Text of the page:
Businesses have curbed their investments because the outlook for both exports and private consumption has been uncertain. However, the investment survey of the Confederation of Finnish Industries (EK) suggests that businesses’ willingness to invest is now on the rise. If the social contract is implemented as anticipated, investment activity in the export sectors can be expected to increase. Investment is expected to grow both this year and next year by nearly 4 per cent. Machinery and equipment investment will increase by more than 5 per cent this year. Next year it will increase by 4 per cent. Investment in residential housing will stage an upturn, increasing by around 2.5 per cent this year. In 2017 the growth will be of the same magnitude.

In 2018, total investment will increase by 2.5 per cent. Companies need to increase their production capacity. Residential construction growth will continue at a moderate rate of two per cent. The need for housing will remain high in growth centres, but the modest increase in the purchasing power of households and the still high level of unemployment will curb its growth.


The rise in unemployment was relatively moderate for many years compared to the sharp fall of GDP. This was because a significant portion of the decline in output took place in export sectors with high productivity, and the amount of the working-age population decreased due to aging. Recently, however, domestic demand has weakened, so for example the wholesale and retail trade has reduced its workforce. The supply of labour has also increased substantially as those outside the labour force have entered the labour market. These factors have resulted in an increase in the unemployment rate in recent years. In 2016, the unemployment rate will be 9.4 per cent, the same as last year. After this, the unemployment rate will fall only 0.1 percentage points per year. In 2018, the unemployment rate will still be 9.2 per cent and the employment rate will be 69.8 per cent. The social contract will promote employment and reduce unemployment gradually in the following years. Asylum-seekers gradually entering the labour force will raise the unemployment rate by a few tenths of a percentage point. In 2020 the employment rate is estimated to be 71 per cent and the unemployment rate will be 8.9 per cent.


The change in private consumption averaged around zero in 2012-2014. In 2015, low inflation and increased popularity of temporary grace periods for housing loans increased households’ real disposable income available for consumption. Private consumption grew by 1.3 per cent. In the coming years the public sector’s adjustment measures, moderate wage settlements, weak employment trends and somewhat accelerating inflation will curb the growth of private consumption. In 2016, private consumption is projected to increase by 0.7 per cent. Inflation will climb, the level of earnings will rise modestly and employment will improve only slightly. In 2017, private consumption will not grow at all. Real disposable household income will be reduced due to zero increases in contract wages, the acceleration of inflation, and hikes in employees’ non-wage labour costs in conjunction with the social agreement. In 2018, private consumption will grow by 0.5 per cent. The expected 500 million euro income tax relief will boost consumption. However, increases in the non-wage labour expenses paid by employees and rising inflation will have a negative impact on households’ real purchasing power.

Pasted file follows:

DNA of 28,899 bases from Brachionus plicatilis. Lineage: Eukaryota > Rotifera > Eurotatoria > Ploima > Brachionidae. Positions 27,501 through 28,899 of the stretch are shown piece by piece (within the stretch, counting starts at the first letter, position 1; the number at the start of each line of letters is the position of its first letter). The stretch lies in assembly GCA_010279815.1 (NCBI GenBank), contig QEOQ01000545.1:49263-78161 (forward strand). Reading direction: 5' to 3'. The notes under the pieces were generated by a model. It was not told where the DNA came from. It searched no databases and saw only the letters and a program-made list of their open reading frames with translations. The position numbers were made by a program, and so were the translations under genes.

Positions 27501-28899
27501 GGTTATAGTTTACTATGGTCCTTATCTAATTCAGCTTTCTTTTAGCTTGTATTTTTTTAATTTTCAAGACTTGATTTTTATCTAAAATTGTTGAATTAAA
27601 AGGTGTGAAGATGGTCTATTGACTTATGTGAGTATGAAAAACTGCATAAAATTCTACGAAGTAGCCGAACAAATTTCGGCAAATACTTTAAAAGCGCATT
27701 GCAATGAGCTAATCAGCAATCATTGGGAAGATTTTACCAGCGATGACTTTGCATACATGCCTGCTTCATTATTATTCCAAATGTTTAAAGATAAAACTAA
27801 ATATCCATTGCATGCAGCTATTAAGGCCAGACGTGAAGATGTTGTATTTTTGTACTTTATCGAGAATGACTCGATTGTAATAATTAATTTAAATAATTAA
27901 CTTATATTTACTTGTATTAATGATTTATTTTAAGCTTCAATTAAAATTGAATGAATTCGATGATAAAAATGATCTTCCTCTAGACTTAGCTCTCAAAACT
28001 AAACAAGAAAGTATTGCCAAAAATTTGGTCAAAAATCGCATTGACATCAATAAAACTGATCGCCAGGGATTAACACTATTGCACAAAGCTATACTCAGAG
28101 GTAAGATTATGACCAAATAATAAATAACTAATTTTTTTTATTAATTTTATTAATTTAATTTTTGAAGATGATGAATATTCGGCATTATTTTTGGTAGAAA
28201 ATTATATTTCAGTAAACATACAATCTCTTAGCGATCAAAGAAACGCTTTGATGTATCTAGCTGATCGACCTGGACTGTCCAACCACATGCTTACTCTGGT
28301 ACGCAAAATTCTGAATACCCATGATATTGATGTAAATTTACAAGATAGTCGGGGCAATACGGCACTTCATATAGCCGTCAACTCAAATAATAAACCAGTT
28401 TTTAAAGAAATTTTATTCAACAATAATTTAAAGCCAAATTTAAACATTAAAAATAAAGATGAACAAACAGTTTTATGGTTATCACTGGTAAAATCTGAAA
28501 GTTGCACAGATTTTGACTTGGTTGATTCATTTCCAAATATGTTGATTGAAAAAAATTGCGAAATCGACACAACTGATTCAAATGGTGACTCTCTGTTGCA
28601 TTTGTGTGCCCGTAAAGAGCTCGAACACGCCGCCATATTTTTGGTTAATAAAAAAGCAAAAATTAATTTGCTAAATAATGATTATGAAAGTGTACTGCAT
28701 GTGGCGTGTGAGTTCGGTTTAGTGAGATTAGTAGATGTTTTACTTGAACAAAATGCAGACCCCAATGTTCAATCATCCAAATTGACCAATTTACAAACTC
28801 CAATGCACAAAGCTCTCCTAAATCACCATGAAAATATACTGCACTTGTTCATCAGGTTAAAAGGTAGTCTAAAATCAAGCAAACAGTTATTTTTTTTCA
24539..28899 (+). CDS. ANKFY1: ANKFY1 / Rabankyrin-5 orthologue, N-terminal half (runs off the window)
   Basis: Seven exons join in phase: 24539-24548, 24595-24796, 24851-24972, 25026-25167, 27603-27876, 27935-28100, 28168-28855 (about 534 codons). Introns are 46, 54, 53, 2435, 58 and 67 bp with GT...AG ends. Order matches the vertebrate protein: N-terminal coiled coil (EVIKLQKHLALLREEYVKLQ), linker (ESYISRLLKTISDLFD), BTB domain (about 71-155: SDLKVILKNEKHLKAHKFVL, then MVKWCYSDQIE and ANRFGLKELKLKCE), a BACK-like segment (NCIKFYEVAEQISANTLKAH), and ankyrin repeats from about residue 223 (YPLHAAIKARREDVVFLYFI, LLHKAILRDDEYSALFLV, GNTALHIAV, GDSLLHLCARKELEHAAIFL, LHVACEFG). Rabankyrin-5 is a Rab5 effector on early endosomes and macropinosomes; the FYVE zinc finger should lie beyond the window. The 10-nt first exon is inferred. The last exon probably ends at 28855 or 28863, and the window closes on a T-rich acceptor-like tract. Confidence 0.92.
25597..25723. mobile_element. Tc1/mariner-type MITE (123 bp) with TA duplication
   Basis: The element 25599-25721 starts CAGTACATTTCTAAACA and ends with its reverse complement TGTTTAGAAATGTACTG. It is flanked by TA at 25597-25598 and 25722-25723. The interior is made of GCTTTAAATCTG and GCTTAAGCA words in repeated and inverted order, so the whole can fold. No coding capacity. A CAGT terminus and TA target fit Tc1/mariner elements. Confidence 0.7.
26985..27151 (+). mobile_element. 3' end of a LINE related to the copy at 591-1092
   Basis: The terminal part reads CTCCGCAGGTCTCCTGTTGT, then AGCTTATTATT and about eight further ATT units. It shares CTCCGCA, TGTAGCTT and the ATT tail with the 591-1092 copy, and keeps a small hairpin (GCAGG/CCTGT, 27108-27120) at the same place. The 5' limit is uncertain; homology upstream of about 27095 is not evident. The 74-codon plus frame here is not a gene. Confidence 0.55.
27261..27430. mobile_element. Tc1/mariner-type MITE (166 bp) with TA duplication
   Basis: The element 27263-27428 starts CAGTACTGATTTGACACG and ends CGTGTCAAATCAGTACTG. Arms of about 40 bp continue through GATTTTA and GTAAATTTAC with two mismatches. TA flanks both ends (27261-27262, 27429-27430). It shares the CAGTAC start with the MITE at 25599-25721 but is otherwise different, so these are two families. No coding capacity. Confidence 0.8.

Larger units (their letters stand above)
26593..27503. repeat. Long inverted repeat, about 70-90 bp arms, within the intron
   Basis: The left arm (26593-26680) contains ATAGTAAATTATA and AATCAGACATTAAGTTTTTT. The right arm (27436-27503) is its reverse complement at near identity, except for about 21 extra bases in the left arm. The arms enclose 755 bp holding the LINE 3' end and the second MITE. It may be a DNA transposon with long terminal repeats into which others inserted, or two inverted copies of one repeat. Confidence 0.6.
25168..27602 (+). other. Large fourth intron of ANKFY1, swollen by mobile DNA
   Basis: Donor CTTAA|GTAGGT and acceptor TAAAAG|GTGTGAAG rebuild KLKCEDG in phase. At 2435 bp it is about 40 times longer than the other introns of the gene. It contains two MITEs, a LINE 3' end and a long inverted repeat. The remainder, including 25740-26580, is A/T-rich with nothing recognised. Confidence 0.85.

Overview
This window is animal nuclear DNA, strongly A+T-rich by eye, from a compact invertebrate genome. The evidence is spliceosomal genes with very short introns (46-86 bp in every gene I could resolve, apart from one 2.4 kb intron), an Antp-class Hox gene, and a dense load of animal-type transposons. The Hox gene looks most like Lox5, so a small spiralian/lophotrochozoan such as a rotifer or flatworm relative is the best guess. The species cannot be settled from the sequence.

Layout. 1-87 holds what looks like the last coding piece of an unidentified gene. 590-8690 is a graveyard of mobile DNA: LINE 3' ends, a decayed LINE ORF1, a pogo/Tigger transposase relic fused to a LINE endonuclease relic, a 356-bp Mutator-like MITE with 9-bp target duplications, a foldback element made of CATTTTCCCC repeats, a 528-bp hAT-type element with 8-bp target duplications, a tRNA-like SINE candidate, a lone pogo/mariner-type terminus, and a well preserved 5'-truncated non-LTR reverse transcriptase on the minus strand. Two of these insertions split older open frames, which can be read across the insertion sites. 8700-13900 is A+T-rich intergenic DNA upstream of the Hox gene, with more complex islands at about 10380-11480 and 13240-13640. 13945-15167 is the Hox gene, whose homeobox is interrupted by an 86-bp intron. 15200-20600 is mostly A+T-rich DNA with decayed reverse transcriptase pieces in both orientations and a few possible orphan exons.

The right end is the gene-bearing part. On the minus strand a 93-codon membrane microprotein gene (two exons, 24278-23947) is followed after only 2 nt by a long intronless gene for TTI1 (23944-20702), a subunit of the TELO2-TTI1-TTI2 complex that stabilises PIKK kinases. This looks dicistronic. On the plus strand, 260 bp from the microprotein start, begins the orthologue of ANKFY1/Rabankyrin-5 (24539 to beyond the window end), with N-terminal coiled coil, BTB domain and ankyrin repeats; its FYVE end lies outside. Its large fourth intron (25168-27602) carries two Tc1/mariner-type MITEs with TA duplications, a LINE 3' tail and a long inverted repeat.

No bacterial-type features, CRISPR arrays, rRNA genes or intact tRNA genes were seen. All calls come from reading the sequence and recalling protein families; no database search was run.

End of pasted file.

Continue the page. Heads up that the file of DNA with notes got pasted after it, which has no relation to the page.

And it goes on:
In 2015, consumer prices fell by 0.2 per cent from the previous year. International inflation weakened due to the sharp fall in oil prices and the level of earnings rose moderately. In 2016, consumer prices are expected to rise by 0.3 per cent. Inflation will be accelerated by an assumed moderate increase in oil prices during the year. In 2017 consumer prices are forecast to rise by 1.1 per cent with a continued rise in oil prices. In 2018, consumer prices will increase by 1.7 per cent. At this point interest rate levels are already estimated to be on the rise, which will contribute to higher inflation.


In 2014, the general government deficit was 3.2 per cent of GDP, thus exceeding the 3 per cent EMU limit. The central government’s deficit was 3.7 per cent while that of the local government was 0.8 per cent of GDP. The figures for the year 2015 have not yet been released when this was written. According to our own estimates the EMU deficit was 3.1 per cent of GDP. We estimate that the so-called structural deficit of the public sector was 1.6 per cent relative to GDP. Its EMU norm is a maximum of 0.5 per cent, but it has its own flexible mechanisms. The general government’s gross debt is estimated to have been 62.6 per cent of GDP.